Client-Side Messaging

As you know by now, the message is created by the combination of the TransparentProxy and RemotingProxy, which send it to the first entry of the message sink chain. After this creation, the message will pass four to six stages, depending on the channel's configuration. You can see this in Figure 7-6.

click to expand
Figure 7-6: Client-side layers and message stages

The contents of the preprocessing, formatting, and transfer layers are customizable during the creation of the channel. When creating a default HTTP channel, for example, only a SoapClientFormatterSink (as the formatting layer) and an HttpClientTransportSink (as the transport layer) will be created; by default neither a preprocessing layer nor any dynamic context sinks are registered.


I show the processing of synchronous messages in this examples. Asynchronous messages will be handled later in this chapter.

ClientContextTerminatorSink and Dynamic Sinks

The ClientContextTerminatorSink is automatically registered for all channels. It is the first sink that gets called and in turn notifies any dynamic context sinks associated with the current remoting context. These dynamic sinks will receive the message via the IDynamicMessageSink interface:

 public interface IDynamicMessageSink {     void ProcessMessageStart(IMessage reqMsg, bool bCliSide, bool bAsync);     void ProcessMessageFinish(IMessage replyMsg, bool bCliSide, bool bAsync); } 

These sinks don't need to pass the information to any other sink in a chain. Instead, this is done automatically by the context terminator sink, which will call the relevant methods on a list of registered dynamic sinks before passing the message on to the next IMessageSink.

You'll find more on the creation and implementation of dynamic sinks in Chapter 8.


After passing through optional custom IMessageSink objects, the message reaches the formatter. As shown previously, the formatter's task is to take the message's internal dictionary and serialize it to a defined wire format. The output of the serialization is an object implementing ITransferHeaders and a stream from which the channel sink will be able to read the serialized data.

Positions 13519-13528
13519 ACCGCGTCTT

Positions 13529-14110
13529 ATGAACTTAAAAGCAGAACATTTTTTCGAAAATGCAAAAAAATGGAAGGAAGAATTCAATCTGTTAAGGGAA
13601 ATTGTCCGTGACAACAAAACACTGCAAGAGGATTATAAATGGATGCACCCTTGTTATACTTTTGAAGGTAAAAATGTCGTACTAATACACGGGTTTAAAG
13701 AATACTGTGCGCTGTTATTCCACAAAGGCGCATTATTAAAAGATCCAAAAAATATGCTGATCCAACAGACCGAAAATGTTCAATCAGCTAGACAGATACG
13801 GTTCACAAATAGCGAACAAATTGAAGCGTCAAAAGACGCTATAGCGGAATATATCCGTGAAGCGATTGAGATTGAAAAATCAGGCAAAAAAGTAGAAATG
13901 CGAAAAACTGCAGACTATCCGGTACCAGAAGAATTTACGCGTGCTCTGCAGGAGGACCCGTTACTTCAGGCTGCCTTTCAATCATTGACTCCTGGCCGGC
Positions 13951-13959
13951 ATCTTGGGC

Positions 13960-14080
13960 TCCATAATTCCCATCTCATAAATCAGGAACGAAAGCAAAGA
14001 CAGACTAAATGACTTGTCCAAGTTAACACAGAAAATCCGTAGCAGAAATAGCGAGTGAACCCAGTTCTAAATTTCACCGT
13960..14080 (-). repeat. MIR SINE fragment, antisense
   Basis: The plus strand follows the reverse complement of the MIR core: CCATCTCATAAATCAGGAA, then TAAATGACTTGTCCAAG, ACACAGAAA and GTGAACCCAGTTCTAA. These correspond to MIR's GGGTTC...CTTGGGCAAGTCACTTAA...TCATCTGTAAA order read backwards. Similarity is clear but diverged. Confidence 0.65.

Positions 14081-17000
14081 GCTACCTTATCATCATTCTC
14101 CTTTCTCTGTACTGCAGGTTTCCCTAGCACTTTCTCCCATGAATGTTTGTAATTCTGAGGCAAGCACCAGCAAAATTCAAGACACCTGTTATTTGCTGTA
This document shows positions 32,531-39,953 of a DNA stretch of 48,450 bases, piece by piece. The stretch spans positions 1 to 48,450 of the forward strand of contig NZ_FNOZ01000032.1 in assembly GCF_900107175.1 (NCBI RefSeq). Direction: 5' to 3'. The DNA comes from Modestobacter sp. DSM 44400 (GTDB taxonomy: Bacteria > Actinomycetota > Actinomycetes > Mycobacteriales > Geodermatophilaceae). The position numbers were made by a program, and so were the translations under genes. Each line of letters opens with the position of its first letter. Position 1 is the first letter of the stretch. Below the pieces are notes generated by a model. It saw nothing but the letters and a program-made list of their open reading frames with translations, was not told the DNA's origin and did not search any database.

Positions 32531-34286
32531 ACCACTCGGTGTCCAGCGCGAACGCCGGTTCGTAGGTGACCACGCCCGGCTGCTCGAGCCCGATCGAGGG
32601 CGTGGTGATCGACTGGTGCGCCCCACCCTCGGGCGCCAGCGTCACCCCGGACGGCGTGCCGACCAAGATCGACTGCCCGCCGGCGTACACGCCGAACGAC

After generating these objects, the formatter calls ProcessMessage() on its assigned IClientChannelSink and as a result starts to pass the message to the secondary chain—the channel sink chain.


At the end of the chain of client channel sinks, the message ultimately reaches the transfer channel, which also implements the IClientChannelSink interface. When the ProcessMessage() method of this channel sink is called, it opens a connection to the server (or uses an existing connection) and passes the data using the defined transfer protocol. The server now processes the request message and returns a ReturnMessage in serialized form. The client-side channel sink will take this data and split it into an ITransferHeader object, which contains the headers, and into a stream containing the serialized payload. These two objects are then returned as out parameters of the ProcessMessage() method.

After this splitting, the response message travels back through the chain of IClientChannelSinks until reaching the formatter, where it is deserialized and an IMessage object created. This object is then returned back through the chain of IMessageSinks until it reaches the two proxies. The TransparentProxy decodes the message, generates the method return value, and fills the respective out or ref parameters.

The original method call—which has been placed by the client application— then returns and the client now has access to the method's responses.

Advanced  .NET Remoting C# Edition
Advanced .NET Remoting (C# Edition)
ISBN: 1590590252
EAN: 2147483647
Year: 2002
Pages: 91
Authors: Ingo Rammer © 2008-2017.
If you may any questions please contact us: